There's a couple things wrong with this:

1. It's the Internet: all people have to go off of when it comes to judging people is whatever the individual in question decides to put out there. If you're playing a character 95% of the time with no tell as to where the character ends and where the "real you" begins, then people are going to see that as who you actually are. Why wouldn't they? If you act that way 24/7, on your social media or otherwise, it might as well be the "real you" to others. That's all you present yourself as. If you're going to use that excuse for basic social interaction, then expect people to think that's how you are.

And 2. If you are doing a bit, and people obviously don't like the bit, they won't ever just cut the characters and be more personable and approachable. No no, they double down as hard as they can, and make that character present in every facet of their work. This then wraps back around to #1, and then back to #2, and so on.

It's like a Gordian knot of exceptionalism that can easily be cut, but they never see fit to cut it when it goes too far. Like say, oh I dunno, having your "character" harass one of the writers of SpongeBob on Twitter; something like that.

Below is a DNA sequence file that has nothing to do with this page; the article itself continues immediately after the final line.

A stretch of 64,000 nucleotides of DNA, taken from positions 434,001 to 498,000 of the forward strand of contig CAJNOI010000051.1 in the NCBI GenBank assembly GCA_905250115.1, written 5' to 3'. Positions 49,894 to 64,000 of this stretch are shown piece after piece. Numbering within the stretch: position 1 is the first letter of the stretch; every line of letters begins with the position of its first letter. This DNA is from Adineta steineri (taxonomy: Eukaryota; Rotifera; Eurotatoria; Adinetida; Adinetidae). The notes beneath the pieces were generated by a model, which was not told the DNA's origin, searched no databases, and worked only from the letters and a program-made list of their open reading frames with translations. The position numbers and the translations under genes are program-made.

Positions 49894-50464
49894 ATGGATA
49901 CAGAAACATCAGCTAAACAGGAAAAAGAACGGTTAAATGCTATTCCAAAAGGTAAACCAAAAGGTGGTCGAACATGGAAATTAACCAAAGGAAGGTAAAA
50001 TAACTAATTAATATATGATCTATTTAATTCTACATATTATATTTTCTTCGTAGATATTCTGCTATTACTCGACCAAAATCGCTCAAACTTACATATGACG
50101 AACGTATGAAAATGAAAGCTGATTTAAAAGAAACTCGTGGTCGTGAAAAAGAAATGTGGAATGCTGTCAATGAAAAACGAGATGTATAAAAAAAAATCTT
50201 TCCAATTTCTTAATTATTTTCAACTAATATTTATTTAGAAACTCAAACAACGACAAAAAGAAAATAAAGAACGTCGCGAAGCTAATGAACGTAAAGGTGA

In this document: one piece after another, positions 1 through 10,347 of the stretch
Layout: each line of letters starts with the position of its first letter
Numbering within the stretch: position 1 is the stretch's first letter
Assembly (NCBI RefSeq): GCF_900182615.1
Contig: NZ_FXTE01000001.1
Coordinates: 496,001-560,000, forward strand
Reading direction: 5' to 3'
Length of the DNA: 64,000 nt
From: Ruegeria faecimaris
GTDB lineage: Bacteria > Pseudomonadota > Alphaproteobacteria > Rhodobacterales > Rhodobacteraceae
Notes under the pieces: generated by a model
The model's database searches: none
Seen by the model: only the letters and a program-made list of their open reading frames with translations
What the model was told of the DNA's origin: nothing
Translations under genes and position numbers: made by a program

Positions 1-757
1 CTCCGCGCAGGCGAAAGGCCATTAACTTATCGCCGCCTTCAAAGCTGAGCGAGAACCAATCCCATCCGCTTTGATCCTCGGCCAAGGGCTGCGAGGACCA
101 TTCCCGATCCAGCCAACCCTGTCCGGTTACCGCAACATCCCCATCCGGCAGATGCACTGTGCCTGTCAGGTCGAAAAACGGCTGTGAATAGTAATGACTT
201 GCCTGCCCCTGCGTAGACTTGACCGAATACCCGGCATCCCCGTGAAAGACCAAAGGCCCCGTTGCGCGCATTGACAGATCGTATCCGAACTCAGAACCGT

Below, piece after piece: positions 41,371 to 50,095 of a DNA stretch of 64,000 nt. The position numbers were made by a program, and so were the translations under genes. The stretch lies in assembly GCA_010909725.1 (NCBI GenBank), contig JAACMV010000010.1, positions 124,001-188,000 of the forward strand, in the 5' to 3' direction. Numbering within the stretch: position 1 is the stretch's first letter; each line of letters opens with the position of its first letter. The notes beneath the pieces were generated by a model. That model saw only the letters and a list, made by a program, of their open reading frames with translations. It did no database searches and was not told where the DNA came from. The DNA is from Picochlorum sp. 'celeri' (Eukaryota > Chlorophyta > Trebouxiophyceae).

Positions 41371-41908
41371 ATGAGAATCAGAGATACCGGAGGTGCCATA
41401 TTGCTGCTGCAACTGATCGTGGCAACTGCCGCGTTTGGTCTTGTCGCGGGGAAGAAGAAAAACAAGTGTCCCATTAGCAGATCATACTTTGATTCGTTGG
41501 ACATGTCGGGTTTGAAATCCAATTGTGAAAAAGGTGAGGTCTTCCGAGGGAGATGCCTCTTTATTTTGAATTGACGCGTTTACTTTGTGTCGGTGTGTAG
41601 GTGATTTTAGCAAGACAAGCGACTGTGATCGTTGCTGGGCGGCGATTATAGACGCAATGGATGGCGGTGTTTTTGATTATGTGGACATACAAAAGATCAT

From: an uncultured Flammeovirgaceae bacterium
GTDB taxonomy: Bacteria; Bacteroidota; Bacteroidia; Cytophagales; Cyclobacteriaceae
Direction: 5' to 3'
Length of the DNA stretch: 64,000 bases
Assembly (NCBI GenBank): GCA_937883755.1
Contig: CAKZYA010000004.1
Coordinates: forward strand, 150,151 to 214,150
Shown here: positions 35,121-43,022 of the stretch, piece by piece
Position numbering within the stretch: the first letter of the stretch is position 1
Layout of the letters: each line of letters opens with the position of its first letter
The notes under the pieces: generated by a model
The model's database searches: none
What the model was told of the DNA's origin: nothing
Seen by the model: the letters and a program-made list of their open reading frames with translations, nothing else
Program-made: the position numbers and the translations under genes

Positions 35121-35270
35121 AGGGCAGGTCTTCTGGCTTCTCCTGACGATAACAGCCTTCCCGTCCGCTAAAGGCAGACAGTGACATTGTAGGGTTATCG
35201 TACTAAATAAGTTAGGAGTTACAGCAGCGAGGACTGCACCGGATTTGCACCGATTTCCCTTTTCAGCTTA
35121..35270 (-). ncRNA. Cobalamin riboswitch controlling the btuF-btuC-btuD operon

Yeah but the "angry reviewer" shtick is low effort and gets a lot of kids who don't know any better to watch your videos. I believe there's some truth in him stating he's only playing a character, but I think that's partially just an excuse. In some of his streams and a couple other videos he's actually chill as fuck and even a little self aware. So I think he plays up his anger when he does his reviews but he probably still actually thinks his criticisms are valid.
 

LiquidKid

Same Management, New Name
kiwifarms.net
I don't think anyone here really hates him, we just think his delusions about Growing Around's quality are funny to watch.
I never hated him, hating someone on the Internet is spergy. I think he’s funny because he’s exceptional as fuck and never improves at anything he attempts to do, but feels that he’s somehow qualified to be a critic in any fashion.